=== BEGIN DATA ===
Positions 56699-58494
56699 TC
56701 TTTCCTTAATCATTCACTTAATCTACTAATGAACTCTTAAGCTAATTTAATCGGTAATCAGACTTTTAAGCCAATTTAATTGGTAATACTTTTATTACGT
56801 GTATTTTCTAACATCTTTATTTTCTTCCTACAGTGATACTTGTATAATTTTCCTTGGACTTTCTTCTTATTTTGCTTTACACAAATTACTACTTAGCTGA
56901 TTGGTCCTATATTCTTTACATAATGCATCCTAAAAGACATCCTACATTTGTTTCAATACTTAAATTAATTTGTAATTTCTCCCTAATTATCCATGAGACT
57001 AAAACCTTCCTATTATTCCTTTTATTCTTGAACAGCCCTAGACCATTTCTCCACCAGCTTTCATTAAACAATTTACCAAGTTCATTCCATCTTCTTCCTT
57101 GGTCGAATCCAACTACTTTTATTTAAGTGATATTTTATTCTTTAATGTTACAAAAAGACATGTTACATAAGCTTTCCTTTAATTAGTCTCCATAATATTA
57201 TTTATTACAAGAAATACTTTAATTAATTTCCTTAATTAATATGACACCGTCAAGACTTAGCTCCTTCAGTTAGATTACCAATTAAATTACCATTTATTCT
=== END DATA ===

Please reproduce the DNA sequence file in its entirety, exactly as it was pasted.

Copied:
Positions 56699-58494
56699 TC
56701 TTTCCTTAATCATTCACTTAATCTACTAATGAACTCTTAAGCTAATTTAATCGGTAATCAGACTTTTAAGCCAATTTAATTGGTAATACTTTTATTACGT
56801 GTATTTTCTAACATCTTTATTTTCTTCCTACAGTGATACTTGTATAATTTTCCTTGGACTTTCTTCTTATTTTGCTTTACACAAATTACTACTTAGCTGA
56901 TTGGTCCTATATTCTTTACATAATGCATCCTAAAAGACATCCTACATTTGTTTCAATACTTAAATTAATTTGTAATTTCTCCCTAATTATCCATGAGACT
57001 AAAACCTTCCTATTATTCCTTTTATTCTTGAACAGCCCTAGACCATTTCTCCACCAGCTTTCATTAAACAATTTACCAAGTTCATTCCATCTTCTTCCTT
57101 GGTCGAATCCAACTACTTTTATTTAAGTGATATTTTATTCTTTAATGTTACAAAAAGACATGTTACATAAGCTTTCCTTTAATTAGTCTCCATAATATTA
57201 TTTATTACAAGAAATACTTTAATTAATTTCCTTAATTAATATGACACCGTCAAGACTTAGCTCCTTCAGTTAGATTACCAATTAAATTACCATTTATTCT